Darth Vader [voice of James Earl Jones]: “If you only knew the power of the Dark Side. Obi-Wan never told you what happened to your father.”
Luke Skywalker [played by Mark Hamill]: “He told me enough! He told me you killed him!”
Vader: “No. I am your father.”
Luke: “No. No. That's not true. That's impossible!”
Vader: “Search your feelings, you know it to be true!”
Luke: [anguished] “No! No!”— Star Wars: Episode V - The Empire Strikes Back (1980), screenplay by Leigh Brackett and Lawrence Kasdan, based on a story by George Lucas, directed by Irvin Kershner
And you thought that you had problems with your father, Faithful Reader! How would you like it if your old man not only didn’t die, the way that your wise mentor had told you, but that he was the personification of evil in the universe?
This is a father with a really, really warped worldview: He wants his son to experience “the power of the Dark Side.” Even Vito Corleone hoped his Michael would never get into the family business.
Thirty-five years ago this month, The Empire Strikes Back premiered. The success of this sequel to the biggest blockbuster of all time assured the world that it would continue to have, according to the satiric lyrics Bill Murray sang to that earlier movie’s theme, “Star Wars…nothing but Star Wars.”
Now, you can say that any sequel to that film would have made money. But talk to most fans of the entire Star Wars saga and, more likely than not, they’ll tell you that The Empire Strikes Back was the best of the bunch. It had reversals of fortune, a cool lightsaber duel, intriguing new characters, lines that made people wonder what was happening, a barely suppressed love triangle, dialogue that could have been flung around in a Thirties screwball comedy—and, as the above passage indicates, a surprise that really complicated matters.
I wrote about the film five years ago, in this post celebrating its 30th anniversary. For all the behind-the-scenes aspects of creating the film, I refer you to that (with the ulterior motive that I hope it boosts traffic to this blog…)
But the above passage opens up an avenue I hadn’t considered back then—one that, in a way, calls into question some of the conventional wisdom about Empire.
It escaped the notice of few fans who proclaimed this film as their favorite in the whole Star Wars bunch that it was the one in which George Lucas was least directly involved, having convinced others to take up the directing and writing chores.
In terms of whether Kershner did a better job than Lucas helming the fleck, I’ll leave that to film-school grads obsessed with montage, mise-en-scene and Minnelli. But I can address the issue of writing.
Based on his screenplay for the 1977 Star Wars film (or, as it’s now known in the saga, A New Hope), the one entry in the series when he did not have a writing collaborator, it’s obvious that Lucas is not much of a wordsmith. (If only during his time at USC’s film school, someone had thought of drilling him in Strunk and White’s The Elements of Style!)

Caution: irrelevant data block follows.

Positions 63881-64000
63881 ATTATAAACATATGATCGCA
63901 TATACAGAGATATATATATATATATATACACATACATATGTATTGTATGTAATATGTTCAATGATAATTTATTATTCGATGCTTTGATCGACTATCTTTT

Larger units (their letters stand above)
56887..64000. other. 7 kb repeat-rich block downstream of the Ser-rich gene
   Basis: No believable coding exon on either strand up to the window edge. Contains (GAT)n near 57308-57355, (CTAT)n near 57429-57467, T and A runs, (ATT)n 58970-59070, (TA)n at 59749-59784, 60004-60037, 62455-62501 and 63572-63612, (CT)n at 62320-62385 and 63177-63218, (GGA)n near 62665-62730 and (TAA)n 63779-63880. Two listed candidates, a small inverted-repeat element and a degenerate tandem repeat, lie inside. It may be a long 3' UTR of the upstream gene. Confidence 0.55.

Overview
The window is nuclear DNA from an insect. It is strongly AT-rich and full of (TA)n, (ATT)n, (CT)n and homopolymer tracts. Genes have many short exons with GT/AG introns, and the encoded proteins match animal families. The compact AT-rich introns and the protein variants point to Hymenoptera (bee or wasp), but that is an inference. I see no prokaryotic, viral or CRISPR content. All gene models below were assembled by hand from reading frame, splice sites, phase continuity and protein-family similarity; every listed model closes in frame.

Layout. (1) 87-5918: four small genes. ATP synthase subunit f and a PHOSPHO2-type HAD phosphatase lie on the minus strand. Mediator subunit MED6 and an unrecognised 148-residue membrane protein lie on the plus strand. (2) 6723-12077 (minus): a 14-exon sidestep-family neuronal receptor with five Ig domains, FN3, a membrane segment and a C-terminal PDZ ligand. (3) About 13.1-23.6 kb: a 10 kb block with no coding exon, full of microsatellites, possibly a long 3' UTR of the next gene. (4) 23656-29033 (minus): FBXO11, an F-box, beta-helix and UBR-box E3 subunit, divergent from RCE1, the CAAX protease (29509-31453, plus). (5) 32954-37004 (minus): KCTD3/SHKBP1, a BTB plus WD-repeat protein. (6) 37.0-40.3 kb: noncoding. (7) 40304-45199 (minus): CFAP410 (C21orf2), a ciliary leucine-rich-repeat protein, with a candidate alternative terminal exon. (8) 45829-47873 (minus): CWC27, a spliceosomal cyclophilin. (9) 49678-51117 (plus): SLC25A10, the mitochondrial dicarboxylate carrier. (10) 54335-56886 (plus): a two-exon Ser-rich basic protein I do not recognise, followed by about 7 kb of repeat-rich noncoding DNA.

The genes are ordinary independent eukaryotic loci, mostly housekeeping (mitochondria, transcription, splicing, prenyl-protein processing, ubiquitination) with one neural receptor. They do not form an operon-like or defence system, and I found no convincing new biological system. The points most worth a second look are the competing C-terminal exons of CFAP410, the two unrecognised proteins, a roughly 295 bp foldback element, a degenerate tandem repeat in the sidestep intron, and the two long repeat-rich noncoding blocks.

But we can see now that his contribution to the Star Wars saga remains immense. Some people are born to write lines that sing; others, to act as a brilliant, if instinctive, story editor. The latter was Lucas' skill.
The first draft for Empire was created by Leigh Brackett, a natural to work on this project, not only as a noted sci-fi author of the 1940s but as a screenwriter for some of the great genre pictures of the Golden Age of Film: The Big Sleep (1946) and Rio Bravo (1959). Lucas wanted to make some changes in the screenplay, but her death precluded any further revisions he could do with her.
A critical change that Lucas decided on, as he passed the script along to Lawrence Kasdan for a rewrite, was the relationship—and the motivating forces—between Luke and Vader. Instead of the encounter that Luke has with his father—or, rather, the spirit of his father, dead at Vader’s hands, during his training at Dagobah (or Bog World in Brackett’s version)—Luke, in the rewrite, discovers that Vader is his father.
In Brackett’s version, the emotion that Luke must surmount during his training is jealousy over the relationship between Princess Leia and Han Solo. Although that might have helped trigger the plot for Empire and its sequel, it would not have helped the vast enterprise Lucas had in mind.
The question of patrimony, on the other hand, would allow for the creation of a whole other trilogy—and perhaps even beyond what Lucas had immediately in mind. Moreover, the appeal to blood made by Vader would bring to the surface some of the most basic questions of good and evil: biological determinism vs. free will.
Lucas was out for the long game—not just in the independent financing he wanted that would cut Twentieth-Century Fox out of any potentially ruinous say-so over his work, but in the entire empire he was able to build through Lucasfilm and Industrial Light and Magic—corporate structures supported by tie-ins now made possible by his suddenly darker genealogy for the film: video games, novelizations, action figures, and more.